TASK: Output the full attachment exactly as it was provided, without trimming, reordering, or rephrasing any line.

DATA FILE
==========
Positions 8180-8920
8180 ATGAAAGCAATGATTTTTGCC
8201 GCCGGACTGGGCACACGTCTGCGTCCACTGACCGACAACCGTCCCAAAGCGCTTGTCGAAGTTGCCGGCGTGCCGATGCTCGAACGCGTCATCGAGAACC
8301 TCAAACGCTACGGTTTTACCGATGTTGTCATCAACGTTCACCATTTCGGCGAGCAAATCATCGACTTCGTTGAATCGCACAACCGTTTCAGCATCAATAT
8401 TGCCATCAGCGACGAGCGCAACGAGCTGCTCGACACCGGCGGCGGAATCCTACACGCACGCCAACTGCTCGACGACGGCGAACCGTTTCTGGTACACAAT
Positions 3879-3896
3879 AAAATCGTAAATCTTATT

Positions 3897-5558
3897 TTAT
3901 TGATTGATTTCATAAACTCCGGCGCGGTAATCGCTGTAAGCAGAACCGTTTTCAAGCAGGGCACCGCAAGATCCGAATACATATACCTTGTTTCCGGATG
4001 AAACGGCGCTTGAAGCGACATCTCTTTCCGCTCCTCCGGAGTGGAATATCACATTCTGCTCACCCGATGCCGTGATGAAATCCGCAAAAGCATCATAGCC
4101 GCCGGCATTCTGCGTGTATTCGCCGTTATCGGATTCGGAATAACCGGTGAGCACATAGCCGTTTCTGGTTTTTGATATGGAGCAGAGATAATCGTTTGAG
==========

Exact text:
Positions 8180-8920
8180 ATGAAAGCAATGATTTTTGCC
8201 GCCGGACTGGGCACACGTCTGCGTCCACTGACCGACAACCGTCCCAAAGCGCTTGTCGAAGTTGCCGGCGTGCCGATGCTCGAACGCGTCATCGAGAACC
8301 TCAAACGCTACGGTTTTACCGATGTTGTCATCAACGTTCACCATTTCGGCGAGCAAATCATCGACTTCGTTGAATCGCACAACCGTTTCAGCATCAATAT
8401 TGCCATCAGCGACGAGCGCAACGAGCTGCTCGACACCGGCGGCGGAATCCTACACGCACGCCAACTGCTCGACGACGGCGAACCGTTTCTGGTACACAAT
Positions 3879-3896
3879 AAAATCGTAAATCTTATT

Positions 3897-5558
3897 TTAT
3901 TGATTGATTTCATAAACTCCGGCGCGGTAATCGCTGTAAGCAGAACCGTTTTCAAGCAGGGCACCGCAAGATCCGAATACATATACCTTGTTTCCGGATG
4001 AAACGGCGCTTGAAGCGACATCTCTTTCCGCTCCTCCGGAGTGGAATATCACATTCTGCTCACCCGATGCCGTGATGAAATCCGCAAAAGCATCATAGCC
4101 GCCGGCATTCTGCGTGTATTCGCCGTTATCGGATTCGGAATAACCGGTGAGCACATAGCCGTTTCTGGTTTTTGATATGGAGCAGAGATAATCGTTTGAG